Harry Chapin's last album "Sequel" plus two bonus tracks
Lawrance M. Bernabo | The Zenith City, Duluth, Minnesota | 06/10/2003
(4 out of 5 stars)
"First off, this CD was released in 1987, six years after Harry Chapin's tragic death on the Long Island Expressway and not in 1971, which would have been a year before his first album "Heads & Tails" came out. This should be clear as soon as you see that the fourth track on the album is "Sequel," which was Chapin's last Top 40 hit in 1980. In fact, what we have here are the ten tracks from Boardwalk Records "Sequel," the last official Harry Chapin album and two previously unreleased tracks, "Hokey Pokey" and "Oh Man." Here is the track list for this album:1. Remember When the Music (3:50)
2. I Miss America (5:20)
3. Story of a Life (5:15)
4. Sequel (6:35)
5. Up on the Shelf (3:50)
6. Salt and Pepper (4:15)
7. God Babe, You've Been Good to Me (3:20)
8. Northwest 222 (3:45)
9. I Finally Found It Sandy (4:35)
10. Remember When the Music - Reprise (3:50)
11. Hokey Pokey (3:20)
12. Oh Man (4:05)For the original order on "Sequel" all you have to do is flip the first and fourth tracks (in other words, each CD begins with the title track). By either title Harry Chapin's album is his weakest and in retrospect there has been the explanation that his songwriting was taking a backseat to his charity work at this point in his career. It was only because of his death that Chapin was not front and center in the USA for Africa effort, because as Harry Belafonte usually makes a point of reminding us, Chapin was in the vanguard of the fight against hunger in the United States. "Sequel" is less than satisfying because there is something inherently wrong in going back and revisiting the characters in "Taxi." "Remember When the Music" is the best song on the album, and there are a couple of nice confessional-type songs in "God Babe, You've Been Good to Me" and "I Finally Found it Sandy." What is really missing from the album is one or two of those great story songs that Chapin excelled at. "Story of a Life" is the closest but is too removed from the subject (cf. "A Better Place to Be," "Mr. Tanner," or your own personal favorite). But this is still Harry Chapin's final album and that makes it a wortwhile pick up for his legion of fans."
Sequel or Remember When the Music
tom greene | West Oneonta NY | 06/28/2004
(5 out of 5 stars)
"I have to disagree with Lawrence from Duluth. This is maybe my favorite album. Salt & Pepper & Up On the Shelf are two of my favorite songs. The more I hear Oh Man, the more I like it. There is not one weak song on this alblum, except maybe Northwest 222. Remember When the Music, Story of a Life, God Babe, You've Been Good to Me and Sequel are songs that have something to say, touched me in many ways and that was one of Harry's stong suits. It is hard to believe that in only 10 years, he put out so many albums. I was very fortuntate to have seen Harry seven times and I think about all of the music that we've missed and will never hear since his tragic death. No one touched me more than Harry Chapin in so many ways. He is sadly missed and the world was a better place because of him."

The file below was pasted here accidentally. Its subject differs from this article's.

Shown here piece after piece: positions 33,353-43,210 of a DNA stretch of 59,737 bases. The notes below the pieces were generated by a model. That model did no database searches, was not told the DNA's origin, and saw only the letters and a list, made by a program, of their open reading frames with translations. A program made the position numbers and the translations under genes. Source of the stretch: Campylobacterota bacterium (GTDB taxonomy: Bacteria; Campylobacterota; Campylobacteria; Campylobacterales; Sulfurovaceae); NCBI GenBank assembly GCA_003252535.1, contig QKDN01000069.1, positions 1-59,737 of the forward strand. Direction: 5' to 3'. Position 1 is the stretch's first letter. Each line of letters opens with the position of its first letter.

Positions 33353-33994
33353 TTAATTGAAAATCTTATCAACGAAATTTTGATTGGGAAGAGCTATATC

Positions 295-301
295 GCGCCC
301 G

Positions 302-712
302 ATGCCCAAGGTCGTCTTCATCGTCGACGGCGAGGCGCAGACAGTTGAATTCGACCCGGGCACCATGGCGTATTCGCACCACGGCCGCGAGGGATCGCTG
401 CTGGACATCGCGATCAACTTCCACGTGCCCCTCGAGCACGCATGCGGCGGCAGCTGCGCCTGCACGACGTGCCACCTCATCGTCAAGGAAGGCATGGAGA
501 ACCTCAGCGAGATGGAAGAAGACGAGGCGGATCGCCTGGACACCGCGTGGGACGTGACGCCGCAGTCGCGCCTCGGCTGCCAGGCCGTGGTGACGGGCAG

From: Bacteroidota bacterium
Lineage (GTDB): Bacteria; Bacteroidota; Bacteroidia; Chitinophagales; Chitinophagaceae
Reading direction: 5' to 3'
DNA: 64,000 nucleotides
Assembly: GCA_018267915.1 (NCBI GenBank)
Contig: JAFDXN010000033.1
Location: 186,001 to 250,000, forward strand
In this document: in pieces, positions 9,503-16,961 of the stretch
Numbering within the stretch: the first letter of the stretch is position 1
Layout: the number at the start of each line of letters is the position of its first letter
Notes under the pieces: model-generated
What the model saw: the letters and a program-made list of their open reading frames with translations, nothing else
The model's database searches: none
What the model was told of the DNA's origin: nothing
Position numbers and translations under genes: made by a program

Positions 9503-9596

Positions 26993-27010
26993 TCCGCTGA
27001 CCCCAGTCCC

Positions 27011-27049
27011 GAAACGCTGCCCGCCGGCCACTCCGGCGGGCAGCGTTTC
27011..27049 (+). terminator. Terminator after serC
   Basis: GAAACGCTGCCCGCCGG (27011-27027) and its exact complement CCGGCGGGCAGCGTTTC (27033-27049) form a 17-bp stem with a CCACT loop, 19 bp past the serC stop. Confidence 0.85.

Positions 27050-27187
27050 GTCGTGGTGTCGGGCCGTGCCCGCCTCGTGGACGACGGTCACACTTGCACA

I Miss Harry Chapin...
Joel Lafferty | Maryland | 06/16/2005
(4 out of 5 stars)
"This was Harry's last studio album before his tragic death in 1981. I would disagree that it was a weak effort from Harry, I just believe that he did not have the time to fully integrate these songs into his live routine before he left us, so many of the fans have fonder memories of other songs.
I have a bit of a different perspective, as the first and only time I saw him I was as a 14-year-old kid in the year before he died. This album had just come out, and he was touring for it and World Hunger Year when a friend of mine won tickets on the radio and took me along. I didn't know many of his songs, so in the eye-opening wonder that was a Harry Chapin concert (captured very well in the two live albums "Greatest Stories Live" and "Legends of the Lost and Found") I heard him perform these songs live before I ever heard the studio versions.
The title song "Remember When the Music" (and the reprise) is outstanding, a melancholy look at the state of popular music at the time. Harry's story songs and protest anthems said something, spoke to people, and I think this was Harry's way of asking his generation that was still finding its way out of the funk of the disco era, hey, what has happened to us, don't we care anymore?
I was also glad to see that he had revisited the characters from "Taxi" in the song "Sequel". It provided a bit of closure both for them and for us when Harry left us so suddenly.
I was also glad to see a couple of songs that I believe were for his wife Sandy make the album and enter the lexicon of his work. "Finally Found It Sandy", "Northwest 222" and "God Babe" seem to be deeply personal, and I am hopeful that they are a comfort to her.
"Story of a Life" is also quite personal, and another song that eerily provides closure. It literally is the story of a life, which the character seems to be near the end of. It also is a bit of an homage to the woman in the character's life. One of my favorite all time favorite Harry Chapin songs.
"Salt and Pepper" and "Up On the Shelf" are both great songs as well, sing-along anthems if you will. The last two songs "Hokey Pokey" and "Oh Man" were not on the original album but were added to fill out the CD version. Both are okay, but not brilliant.
But I think the most powerful song on the album is "I Miss America". He presents three different scenarios regarding the American Dream turned tragic, but ends on an upbeat note for the future, and I think a fitting last word for Harry.
"Well, my little boy he told me something, Just the other night.
He whispered it as I kissed him, Before I turned out the light.
And of course he said it simple, As only children can
He said "Daddy, daddy, daddy, please...
I'm ready to dream again."